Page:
What do you have to give?

Sermon by Wesley White, Interim Pastor
Milton United Methodist Church
July 31, 2005

Acts 3:1-10

Last week we remembered four key qualities of the earliest church – The life-long learning of Jesus and his way, widening fellowship, frequenting communion, and deepening prayer. These are still qualities people look for in a congregation.

Today we look at a congregation from the point of view of a healing ministry. If you consider the various component parts of your life there is an on-going need for healing. At some times this is more evident than at others. For instance, this past week I have cycled through needing to have healing adjustments made to my body and the cooler weather has helped in that. I have also had my days when my mind sort of floated all over the place and needed to be better grounded. There were times when my emotions went haywire. This doesn’t even begin to talk about the healing I have needed in the larger realms of relationships and spirit-living.

How was your week? Uniform in its well-being?

Nearly always some part of me is in greater need of healing than some other parts of me. I find that this means my moments of feeling particularly put-together come as pleasant surprises.

I don’t tend to rise and fall with the news cycle, as there is nothing new under the sun, simply who is experiencing the joys and sorrows of life this time.

I do tend to rise and fall with what is going on in my body, mind, spirit, emotions, and relationships.

My falling times put me in mind of the person in today’s scripture who was not able to pull himself up by his own bootstraps. He had to be carried to a place that would see him through. This place was the temple where he could beg for a survival type living. Even having enough support to get him to the temple wasn’t enough to effect a change to better living. He was in a cycle that, day-by-day, moved from stationary position to stationary position. Now he was carried here, now he was carried there.

If we look at our own lives we recognize that there is a lot of this type of paralysis going on. How different is this Sunday from last Sunday? How different is tomorrow going to be from last week, Monday? How different is your relationship with your spouse, your partner, your best friend than it was yesterday? What about your relationship with a parent or your child? What about your job or the state of the warring world? Where are you with those?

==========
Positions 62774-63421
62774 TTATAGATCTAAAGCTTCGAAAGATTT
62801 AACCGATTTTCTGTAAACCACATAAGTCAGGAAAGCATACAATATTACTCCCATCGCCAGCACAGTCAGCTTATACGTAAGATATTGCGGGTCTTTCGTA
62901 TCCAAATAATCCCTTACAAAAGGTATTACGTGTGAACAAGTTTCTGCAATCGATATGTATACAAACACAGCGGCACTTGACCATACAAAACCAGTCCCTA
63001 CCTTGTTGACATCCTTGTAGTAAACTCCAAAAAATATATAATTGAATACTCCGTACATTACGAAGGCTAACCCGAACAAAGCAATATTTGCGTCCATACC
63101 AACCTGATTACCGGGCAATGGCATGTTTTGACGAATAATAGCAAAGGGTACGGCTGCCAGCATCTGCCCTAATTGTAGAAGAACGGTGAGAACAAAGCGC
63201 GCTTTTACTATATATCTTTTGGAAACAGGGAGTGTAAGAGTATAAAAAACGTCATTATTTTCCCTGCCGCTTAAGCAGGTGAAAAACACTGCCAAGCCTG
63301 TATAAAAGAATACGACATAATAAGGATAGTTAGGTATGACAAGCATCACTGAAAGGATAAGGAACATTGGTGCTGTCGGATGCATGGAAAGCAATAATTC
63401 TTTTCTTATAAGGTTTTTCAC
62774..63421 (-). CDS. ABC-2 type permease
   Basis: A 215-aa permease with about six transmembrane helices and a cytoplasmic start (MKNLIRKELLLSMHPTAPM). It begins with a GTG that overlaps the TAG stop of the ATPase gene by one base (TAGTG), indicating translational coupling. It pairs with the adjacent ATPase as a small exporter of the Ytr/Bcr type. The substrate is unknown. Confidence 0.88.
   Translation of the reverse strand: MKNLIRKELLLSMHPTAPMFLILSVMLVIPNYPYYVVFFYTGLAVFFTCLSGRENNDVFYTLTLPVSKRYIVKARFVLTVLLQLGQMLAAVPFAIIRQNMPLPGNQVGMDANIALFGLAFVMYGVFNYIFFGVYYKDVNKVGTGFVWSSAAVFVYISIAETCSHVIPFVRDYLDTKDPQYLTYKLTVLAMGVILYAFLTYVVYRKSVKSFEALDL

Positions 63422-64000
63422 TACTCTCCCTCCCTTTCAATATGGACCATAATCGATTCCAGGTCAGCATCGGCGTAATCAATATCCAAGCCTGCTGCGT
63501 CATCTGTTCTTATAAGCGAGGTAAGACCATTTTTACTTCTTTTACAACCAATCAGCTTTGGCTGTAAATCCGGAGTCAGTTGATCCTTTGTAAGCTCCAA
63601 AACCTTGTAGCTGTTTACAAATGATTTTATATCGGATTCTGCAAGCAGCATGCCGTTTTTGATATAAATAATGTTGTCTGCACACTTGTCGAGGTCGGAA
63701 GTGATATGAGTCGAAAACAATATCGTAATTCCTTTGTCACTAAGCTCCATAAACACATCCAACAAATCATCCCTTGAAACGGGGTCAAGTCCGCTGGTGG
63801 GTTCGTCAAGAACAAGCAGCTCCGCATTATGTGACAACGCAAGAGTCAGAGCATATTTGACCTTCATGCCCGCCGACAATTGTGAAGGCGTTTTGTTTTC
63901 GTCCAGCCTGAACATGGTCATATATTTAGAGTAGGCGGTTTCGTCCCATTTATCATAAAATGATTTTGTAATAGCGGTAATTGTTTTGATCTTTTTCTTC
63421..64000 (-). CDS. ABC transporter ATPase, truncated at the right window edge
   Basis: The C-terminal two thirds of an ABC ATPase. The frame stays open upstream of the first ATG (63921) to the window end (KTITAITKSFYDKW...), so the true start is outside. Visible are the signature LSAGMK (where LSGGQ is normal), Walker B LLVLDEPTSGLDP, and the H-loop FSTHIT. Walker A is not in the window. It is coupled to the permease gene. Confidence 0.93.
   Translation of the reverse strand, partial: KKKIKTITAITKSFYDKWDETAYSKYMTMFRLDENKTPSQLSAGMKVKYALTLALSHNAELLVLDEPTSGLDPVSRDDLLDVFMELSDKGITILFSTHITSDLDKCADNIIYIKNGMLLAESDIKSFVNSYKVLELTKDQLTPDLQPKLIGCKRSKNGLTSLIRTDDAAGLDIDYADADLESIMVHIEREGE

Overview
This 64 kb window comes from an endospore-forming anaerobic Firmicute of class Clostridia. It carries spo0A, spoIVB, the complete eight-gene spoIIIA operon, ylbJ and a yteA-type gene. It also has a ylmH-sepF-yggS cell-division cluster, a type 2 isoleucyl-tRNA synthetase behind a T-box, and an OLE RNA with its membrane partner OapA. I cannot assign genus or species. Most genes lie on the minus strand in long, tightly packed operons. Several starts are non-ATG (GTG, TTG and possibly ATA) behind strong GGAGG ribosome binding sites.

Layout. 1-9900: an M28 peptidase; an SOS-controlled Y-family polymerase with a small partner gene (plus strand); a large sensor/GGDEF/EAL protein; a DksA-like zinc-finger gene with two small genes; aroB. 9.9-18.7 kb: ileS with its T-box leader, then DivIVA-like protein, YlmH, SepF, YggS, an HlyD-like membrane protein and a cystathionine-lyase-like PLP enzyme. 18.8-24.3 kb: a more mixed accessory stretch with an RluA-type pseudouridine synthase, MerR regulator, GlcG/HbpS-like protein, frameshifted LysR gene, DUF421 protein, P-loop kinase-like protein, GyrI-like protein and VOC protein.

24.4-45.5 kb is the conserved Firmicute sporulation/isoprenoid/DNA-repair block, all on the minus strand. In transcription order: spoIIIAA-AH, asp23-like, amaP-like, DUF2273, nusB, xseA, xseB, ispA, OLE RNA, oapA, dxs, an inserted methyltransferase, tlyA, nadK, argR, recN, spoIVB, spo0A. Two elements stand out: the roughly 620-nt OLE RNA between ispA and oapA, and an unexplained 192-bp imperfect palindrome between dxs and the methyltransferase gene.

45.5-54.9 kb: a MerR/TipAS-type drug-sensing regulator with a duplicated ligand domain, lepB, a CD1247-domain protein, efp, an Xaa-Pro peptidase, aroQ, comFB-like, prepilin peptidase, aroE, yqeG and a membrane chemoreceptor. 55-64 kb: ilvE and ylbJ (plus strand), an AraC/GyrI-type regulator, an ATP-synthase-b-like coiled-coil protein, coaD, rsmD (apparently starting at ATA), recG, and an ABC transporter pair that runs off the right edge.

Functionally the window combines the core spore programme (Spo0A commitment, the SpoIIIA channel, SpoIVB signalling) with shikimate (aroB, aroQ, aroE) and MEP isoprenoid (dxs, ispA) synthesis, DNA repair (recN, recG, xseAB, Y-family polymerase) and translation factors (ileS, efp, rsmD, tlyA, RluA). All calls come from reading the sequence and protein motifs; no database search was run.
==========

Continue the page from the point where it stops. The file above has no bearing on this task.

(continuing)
We find ourselves caught being a cripple in this way or in that. The specifics change from time to time, but the sense of being used or being useless is fairly pervasive. I think it is a part of why we so often hear the word “bored” or its equivalents, “I don’t know” or “I don’t care”.

While in these states we have fantasies about what it would take to get us to live more fully. Often times this is about hitting some jackpot, even if we didn’t enter the contest. Money is a big fantasy. A different relationship is a big fantasy. Being promoted in power is a big fantasy. I expect we all have our favorite fantasy, “If only such-and-such happened I’d be able to get up and get on with my life.” Simply fill in the “such-and-such” blank and you’ll get a pretty good clue about where your sense of being a cripple is.

Now, admittedly, we don’t like to think about ourselves as being crippled. We would much rather see ourselves in a more functional role. But, left to our own devices, we find that there is a “hole in the middle of a pretty good life.”

We’ve been carried around. We have found ourselves placed now here and now there. We have fantasies but no way to take a next step toward seeing them come to be.

Where is good news to be found when we find ourselves spinning our wheels? One place we know it is not is in simply repeating our current behavior. This simply keeps bringing us to the same place — the same result.

One of the intriguing images of hell is that the doors to it are always open. Folks can leave whenever they want. This leads to a question of spiritual maturity and moral development.

In part, this is a question of how our moral character will mature to take advantage of the opportunities being offered to leave our particular crippled state.

The cripple at the temple gate could have continued to focus on his way of earning a living, begging. He could have denied his healing because that threw his whole economic life into question. All he had known was begging. He had no marketable skill. How could he survive without being a crippled beggar?

This sort of fear affects not only individuals but whole groups of folks. Families sometimes carry particular fears on for generations. Nations get fearful to change their relationship with other nations. Congregations get afraid to step into new ministries and locations of ministry.

Healing needs to take place on all sorts of different levels.